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AfriForum's land submission shows disdain for constitution

People came out in their numbers to make submissions on the proposal for land expropriation without compensation.
People came out in their numbers to make submissions on the proposal for land expropriation without compensation.
Image: Masi Losi

The joint constitutional review committee that is overseeing the process on the proposal for land expropriation without compensation has concluded oral submissions.

It was an opportunity to hear from a myriad of organisations that have applied their minds to the issue and have produced findings and recommendations based on their research and expertise.

But it was also an opportunity to see the hardened attitudes of certain sections of South African society on full display.

Most notable was AfriForum's submission.

In the 10 minutes allocated for its presentation, the deputy CEO of the rights group claiming to represent the views and interests of Afrikaners, Ernst Roets, put on full display his arrogance and disdain not only for the ANC and EFF in particular, and committee and the constitutional review process in general, but for the very premise upon which SA's constitutional democracy is built.

Roets exuded smugness as he lectured the committee on AfriForum's version of the history of land dispossession in the country. He was unperturbed that much of it is ahistorical.

AfriForum aimed at painting a picture of colonial settlers who did not benefit from the skewed power relations perpetuated by the colonial and apartheid state that used violence and a string of unjust laws to strip native Africans and other groups of their dignity, liberty, rights and the land.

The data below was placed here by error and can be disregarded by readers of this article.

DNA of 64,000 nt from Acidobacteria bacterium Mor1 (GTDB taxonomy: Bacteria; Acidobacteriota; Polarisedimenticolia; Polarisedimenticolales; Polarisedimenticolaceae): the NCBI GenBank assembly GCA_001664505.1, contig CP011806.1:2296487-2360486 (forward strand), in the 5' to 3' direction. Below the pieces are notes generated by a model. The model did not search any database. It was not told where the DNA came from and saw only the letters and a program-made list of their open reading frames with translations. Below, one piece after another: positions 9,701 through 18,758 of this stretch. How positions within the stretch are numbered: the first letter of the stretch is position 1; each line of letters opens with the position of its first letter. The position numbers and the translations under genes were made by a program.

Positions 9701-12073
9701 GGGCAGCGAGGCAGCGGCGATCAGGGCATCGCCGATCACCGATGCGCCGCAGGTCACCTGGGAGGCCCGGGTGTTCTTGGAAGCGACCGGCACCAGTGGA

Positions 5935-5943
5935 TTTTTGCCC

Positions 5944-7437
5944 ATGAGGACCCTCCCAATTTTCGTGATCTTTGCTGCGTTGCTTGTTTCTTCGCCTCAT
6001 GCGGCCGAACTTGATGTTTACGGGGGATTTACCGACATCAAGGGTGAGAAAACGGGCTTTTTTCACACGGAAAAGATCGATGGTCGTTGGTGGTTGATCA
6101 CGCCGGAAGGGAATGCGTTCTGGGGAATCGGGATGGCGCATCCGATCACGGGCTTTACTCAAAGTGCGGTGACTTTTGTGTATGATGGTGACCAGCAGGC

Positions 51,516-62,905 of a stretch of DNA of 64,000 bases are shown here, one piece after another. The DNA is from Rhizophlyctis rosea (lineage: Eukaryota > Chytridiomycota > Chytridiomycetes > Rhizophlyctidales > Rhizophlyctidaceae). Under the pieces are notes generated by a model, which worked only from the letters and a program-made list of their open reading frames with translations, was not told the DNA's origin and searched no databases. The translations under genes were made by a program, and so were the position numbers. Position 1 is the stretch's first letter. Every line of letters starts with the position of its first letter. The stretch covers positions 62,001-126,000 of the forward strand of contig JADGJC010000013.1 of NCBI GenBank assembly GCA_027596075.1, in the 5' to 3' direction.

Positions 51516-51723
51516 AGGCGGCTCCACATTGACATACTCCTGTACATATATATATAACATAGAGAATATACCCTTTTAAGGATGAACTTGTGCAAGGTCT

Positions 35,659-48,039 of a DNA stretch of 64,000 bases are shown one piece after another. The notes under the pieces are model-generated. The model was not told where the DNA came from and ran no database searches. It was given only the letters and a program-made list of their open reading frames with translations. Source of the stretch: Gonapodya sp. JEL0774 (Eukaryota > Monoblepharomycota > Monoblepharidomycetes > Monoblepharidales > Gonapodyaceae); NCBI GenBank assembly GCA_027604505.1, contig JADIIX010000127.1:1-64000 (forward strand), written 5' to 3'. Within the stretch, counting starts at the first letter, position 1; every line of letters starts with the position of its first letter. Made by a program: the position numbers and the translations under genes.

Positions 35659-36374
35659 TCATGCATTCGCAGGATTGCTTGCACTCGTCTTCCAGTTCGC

The group's assertion that land hunger in rural areas is a fallacy and selective use of statistics to claim that the demand for land is only a matter of rapid urbanisation of black people in contemporary SA is an unsophisticated attempt at exonerating white farm- owning beneficiaries of colonial and apartheid policies.

The preamble to the constitution begins thus: "We, the people of South Africa, recognise the injustices of our past..."

To deny that injustice and even to minimise it is to reject the foundation of the new SA. It is from this that the constitutional imperative of redress for the injustices of the past arises.

And redress is a key value and aim of the post-apartheid constitutional order. Judged by its own utterances, AfriForum does not align itself with the constitution.

During the committee sitting, Nick Koornhof, an Afrikaans MP, characterised AfriForum as the white version of Black First Land First.

It is not difficult to see why such a comparison seems apt because the BLF has demonstrated a similar kind of hatred and disdain for white people as a whole, just as AfriForum did for black people.

But there is a marked difference between the two.

The BLF has generally acted within the confines of the country's constitutional edifice, facing sanction where it has infringed on the rights of others, including journalists.

AfriForum sees itself as above the constitutional and democratic edifice.

Its submission did not address the matter of the constitutional amendment, but was aimed at patronising the committee and the black- led government and parliament by lambasting it for its failure to lead and deliver for its own people.

It was an attempt at whitewashing the deep effects of the oppression, exploitation and suppression of white-led regimes over centuries, the legacy of which remains to date.

Behind its submissions, AfriForum has shown a complete disregard for the sovereignty of the republic by seeking an audience with a foreign state, the US, to propagate a false narrative of white genocide and state- sponsored land grabbing.

After such actions, which embroiled SA in a diplomatic row with the US, it was completely disingenuous of AfriForum to even appear before the constitutional review committee.

Unfortunately, AfriForum May represent millions more than the 200 000 members in their attitude.

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